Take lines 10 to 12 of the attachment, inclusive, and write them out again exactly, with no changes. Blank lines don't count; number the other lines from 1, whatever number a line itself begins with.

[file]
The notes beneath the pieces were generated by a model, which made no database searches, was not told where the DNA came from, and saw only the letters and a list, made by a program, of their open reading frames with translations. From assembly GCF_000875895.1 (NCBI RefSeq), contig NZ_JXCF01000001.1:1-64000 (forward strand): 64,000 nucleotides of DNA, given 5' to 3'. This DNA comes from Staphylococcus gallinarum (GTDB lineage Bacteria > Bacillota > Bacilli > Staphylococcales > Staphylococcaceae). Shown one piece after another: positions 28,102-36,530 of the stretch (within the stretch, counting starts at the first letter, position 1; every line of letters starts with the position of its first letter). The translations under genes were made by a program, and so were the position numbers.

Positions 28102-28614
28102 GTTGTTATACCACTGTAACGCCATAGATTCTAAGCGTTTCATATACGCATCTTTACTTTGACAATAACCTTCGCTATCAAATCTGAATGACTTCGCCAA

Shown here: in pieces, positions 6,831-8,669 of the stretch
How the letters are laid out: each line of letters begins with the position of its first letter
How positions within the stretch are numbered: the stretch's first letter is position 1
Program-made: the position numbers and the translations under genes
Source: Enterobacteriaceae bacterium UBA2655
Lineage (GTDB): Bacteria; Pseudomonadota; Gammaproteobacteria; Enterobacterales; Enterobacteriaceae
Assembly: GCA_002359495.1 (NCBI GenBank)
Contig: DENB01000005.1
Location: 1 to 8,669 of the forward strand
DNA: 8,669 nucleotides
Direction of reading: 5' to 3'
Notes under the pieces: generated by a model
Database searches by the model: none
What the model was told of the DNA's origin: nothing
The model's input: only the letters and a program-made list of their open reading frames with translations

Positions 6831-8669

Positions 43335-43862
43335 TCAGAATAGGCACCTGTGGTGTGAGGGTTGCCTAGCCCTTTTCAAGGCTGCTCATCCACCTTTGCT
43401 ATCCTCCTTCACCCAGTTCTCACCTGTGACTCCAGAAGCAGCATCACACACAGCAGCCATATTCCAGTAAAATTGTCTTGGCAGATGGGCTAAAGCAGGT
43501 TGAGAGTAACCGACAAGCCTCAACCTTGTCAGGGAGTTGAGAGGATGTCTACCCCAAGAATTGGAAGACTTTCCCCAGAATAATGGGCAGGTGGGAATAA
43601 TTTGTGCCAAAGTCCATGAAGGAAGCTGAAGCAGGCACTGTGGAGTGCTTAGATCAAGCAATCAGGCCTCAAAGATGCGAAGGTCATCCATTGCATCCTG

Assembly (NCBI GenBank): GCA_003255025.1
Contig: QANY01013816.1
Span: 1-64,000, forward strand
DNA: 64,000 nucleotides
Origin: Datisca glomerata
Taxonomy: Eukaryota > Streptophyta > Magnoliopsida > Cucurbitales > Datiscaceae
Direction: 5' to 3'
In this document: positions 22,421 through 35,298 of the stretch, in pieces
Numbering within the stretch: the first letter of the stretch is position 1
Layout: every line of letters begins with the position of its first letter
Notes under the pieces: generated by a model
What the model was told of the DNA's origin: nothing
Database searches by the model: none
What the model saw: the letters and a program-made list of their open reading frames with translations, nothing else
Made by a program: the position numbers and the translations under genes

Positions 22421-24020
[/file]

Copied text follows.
Assembly: GCA_002359495.1 (NCBI GenBank)
Contig: DENB01000005.1
Location: 1 to 8,669 of the forward strand